October 30, 2022
There is only one true God—the triune God of the Bible. The prophet Isaiah once saw the Lord.
“In the year that King Uzziah died, I saw the LORD sitting on a throne, high and lifted up, and the train of His robe filled the temple. Above it stood seraphim; each one had six wings: with two he covered his face, with two he covered his feet, and with two he flew. And one cried to another and said: “Holy, holy, holy is the LORD of hosts; the whole earth is full of His glory!” (Isaiah 6:1-3).
We do not worship three gods. We worship one God revealed in three persons—God the Father, God the Son, and God the Holy Spirit.
This may be the hardest Christian concept to grasp. But denying the Trinity is at the root of many heresies. Can a finite human understand the infinite? Not by investigation, logic, or philosophy. Concepts like the Trinity (and God’s omnipresence, eternity, etc.) are not contradictory to logic; they are beyond logic. (See Isaiah 40:18.) The only way to know God and understand the Trinity is by divine revelation.
Reflections of God’s triune nature are in His Creation. For example, time. The past, present, and future are not the same, but you cannot have one without the others. “Space” is height, width, and depth—distinguishable, but inseparable. God created man with a body, soul, and spirit—separable, but part of a unit (and made in the image of God).
What does the Old Testament say about the triune God?
“In the year that King Uzziah died, I saw the LORD sitting on a throne” (Isaiah 6:1a). “Lord” here is Adonai, a name for God only.
“And one [seraph] cried to another and said: ‘Holy, holy, holy is the LORD of hosts; the whole earth is full of His glory!’” (Isaiah 6:3; word in brackets added) This is a different name, meaning Jehovah of hosts.
“Also I heard the voice of the Lord, saying: ‘Whom shall I send, and who will go for Us?’” (Isaiah 6:8a; emphasis added) Here is the Holy Trinity acting in concert.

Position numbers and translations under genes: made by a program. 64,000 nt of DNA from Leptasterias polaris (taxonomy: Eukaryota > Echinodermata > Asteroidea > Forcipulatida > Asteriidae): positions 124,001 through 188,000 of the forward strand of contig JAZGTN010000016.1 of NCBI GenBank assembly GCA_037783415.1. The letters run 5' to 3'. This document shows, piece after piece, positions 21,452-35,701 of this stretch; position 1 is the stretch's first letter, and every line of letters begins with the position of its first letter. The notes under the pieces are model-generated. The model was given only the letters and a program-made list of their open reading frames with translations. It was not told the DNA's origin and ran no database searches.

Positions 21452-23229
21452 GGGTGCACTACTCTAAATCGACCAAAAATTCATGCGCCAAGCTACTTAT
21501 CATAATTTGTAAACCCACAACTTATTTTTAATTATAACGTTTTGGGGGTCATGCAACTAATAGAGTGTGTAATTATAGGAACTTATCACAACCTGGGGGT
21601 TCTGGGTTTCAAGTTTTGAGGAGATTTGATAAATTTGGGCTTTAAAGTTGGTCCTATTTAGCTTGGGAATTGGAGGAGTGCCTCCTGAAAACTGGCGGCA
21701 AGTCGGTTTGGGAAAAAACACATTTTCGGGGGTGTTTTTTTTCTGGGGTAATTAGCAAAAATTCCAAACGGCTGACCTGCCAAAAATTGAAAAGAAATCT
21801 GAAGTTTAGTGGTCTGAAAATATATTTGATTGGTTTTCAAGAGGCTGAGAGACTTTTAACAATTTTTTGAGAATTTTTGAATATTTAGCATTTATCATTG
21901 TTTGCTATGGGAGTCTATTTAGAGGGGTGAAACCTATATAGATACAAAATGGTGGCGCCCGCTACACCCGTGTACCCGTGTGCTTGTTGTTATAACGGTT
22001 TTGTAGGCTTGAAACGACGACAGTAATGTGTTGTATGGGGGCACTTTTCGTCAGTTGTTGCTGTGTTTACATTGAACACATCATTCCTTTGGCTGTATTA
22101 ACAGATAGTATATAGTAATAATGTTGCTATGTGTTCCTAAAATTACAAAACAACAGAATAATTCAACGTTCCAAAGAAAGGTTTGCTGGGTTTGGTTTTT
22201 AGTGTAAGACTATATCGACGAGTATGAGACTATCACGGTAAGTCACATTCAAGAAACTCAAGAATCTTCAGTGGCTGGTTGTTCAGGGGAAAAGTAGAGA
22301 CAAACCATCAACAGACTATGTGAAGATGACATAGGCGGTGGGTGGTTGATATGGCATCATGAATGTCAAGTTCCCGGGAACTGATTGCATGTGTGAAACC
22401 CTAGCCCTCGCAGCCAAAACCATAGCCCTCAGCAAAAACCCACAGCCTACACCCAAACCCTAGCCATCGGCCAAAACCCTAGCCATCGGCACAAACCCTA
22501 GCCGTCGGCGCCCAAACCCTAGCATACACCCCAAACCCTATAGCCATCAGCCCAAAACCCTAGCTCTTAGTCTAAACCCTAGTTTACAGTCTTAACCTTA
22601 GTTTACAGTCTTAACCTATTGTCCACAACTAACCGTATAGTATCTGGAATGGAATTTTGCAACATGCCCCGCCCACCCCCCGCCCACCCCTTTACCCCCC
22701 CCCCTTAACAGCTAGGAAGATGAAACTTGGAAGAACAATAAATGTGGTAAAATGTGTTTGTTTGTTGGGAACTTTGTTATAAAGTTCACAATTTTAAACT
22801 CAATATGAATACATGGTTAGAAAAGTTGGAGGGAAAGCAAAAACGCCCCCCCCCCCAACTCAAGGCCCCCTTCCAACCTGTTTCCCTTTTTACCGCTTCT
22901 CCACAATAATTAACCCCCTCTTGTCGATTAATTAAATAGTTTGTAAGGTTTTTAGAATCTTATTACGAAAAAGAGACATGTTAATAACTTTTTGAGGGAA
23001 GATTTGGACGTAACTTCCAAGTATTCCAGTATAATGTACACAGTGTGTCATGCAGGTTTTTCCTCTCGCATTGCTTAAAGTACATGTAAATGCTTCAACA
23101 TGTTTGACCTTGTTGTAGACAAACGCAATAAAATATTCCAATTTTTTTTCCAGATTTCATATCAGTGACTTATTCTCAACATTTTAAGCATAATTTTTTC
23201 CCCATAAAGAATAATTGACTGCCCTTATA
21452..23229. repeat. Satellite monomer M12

The Trinity is in the Bible’s opening verse. “In the beginning God created the heavens and the earth” (Genesis 1:1). The Hebrew word here for God is Elohim. The “im” ending is plural. Elohim is not three gods, but one God who is plural in nature.
“Then God said, ‘Let Us make man in Our image, according to Our likeness’” (Genesis 1:26a). Was He speaking to angels? No—we aren’t made in the image of angels. (See Genesis 1:27.) This was the triune Godhead, taking counsel together.
Who created everything? The triune God.
“In the beginning God created the heavens and the earth” (Genesis 1:1). That is God the Father.
“In the beginning was the Word, and the Word was with God, and the Word was God. He was in the beginning with God. All things were made through Him, and without Him nothing was made that was made” (John 1:1-3; word in brackets added). That is Jesus.
And then, “By His Spirit He adorned the heavens” (Job 26:13a). That is the Holy Spirit.
Jews think it is blasphemy to believe in the Trinity, because of the Shema: “Hear, O Israel: the LORD our God, the LORD is one!” (Deuteronomy 6:4).
But in Hebrew, it reads this way: Jehovah (singular), our Elohim (plural), is ehad (a collective one). This word is used elsewhere to clearly mean a collective one. (See Genesis 2:24,11:6; 1 Chronicles 17:21.)